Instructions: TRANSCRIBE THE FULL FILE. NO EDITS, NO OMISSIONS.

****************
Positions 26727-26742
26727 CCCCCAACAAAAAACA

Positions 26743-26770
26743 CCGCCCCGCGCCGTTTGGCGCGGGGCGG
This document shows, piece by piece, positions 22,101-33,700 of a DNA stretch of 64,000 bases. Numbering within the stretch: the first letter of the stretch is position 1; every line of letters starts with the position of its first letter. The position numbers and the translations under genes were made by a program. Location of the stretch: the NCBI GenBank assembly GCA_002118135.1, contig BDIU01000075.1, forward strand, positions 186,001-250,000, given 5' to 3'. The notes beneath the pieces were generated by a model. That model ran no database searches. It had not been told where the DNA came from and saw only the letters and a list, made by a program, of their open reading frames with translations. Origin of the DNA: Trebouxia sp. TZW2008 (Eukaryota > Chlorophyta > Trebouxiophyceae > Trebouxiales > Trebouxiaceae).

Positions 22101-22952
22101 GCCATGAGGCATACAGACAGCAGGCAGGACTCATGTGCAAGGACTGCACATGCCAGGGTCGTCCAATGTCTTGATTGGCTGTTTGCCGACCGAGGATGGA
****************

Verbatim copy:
Positions 26727-26742
26727 CCCCCAACAAAAAACA

Positions 26743-26770
26743 CCGCCCCGCGCCGTTTGGCGCGGGGCGG
This document shows, piece by piece, positions 22,101-33,700 of a DNA stretch of 64,000 bases. Numbering within the stretch: the first letter of the stretch is position 1; every line of letters starts with the position of its first letter. The position numbers and the translations under genes were made by a program. Location of the stretch: the NCBI GenBank assembly GCA_002118135.1, contig BDIU01000075.1, forward strand, positions 186,001-250,000, given 5' to 3'. The notes beneath the pieces were generated by a model. That model ran no database searches. It had not been told where the DNA came from and saw only the letters and a list, made by a program, of their open reading frames with translations. Origin of the DNA: Trebouxia sp. TZW2008 (Eukaryota > Chlorophyta > Trebouxiophyceae > Trebouxiales > Trebouxiaceae).

Positions 22101-22952
22101 GCCATGAGGCATACAGACAGCAGGCAGGACTCATGTGCAAGGACTGCACATGCCAGGGTCGTCCAATGTCTTGATTGGCTGTTTGCCGACCGAGGATGGA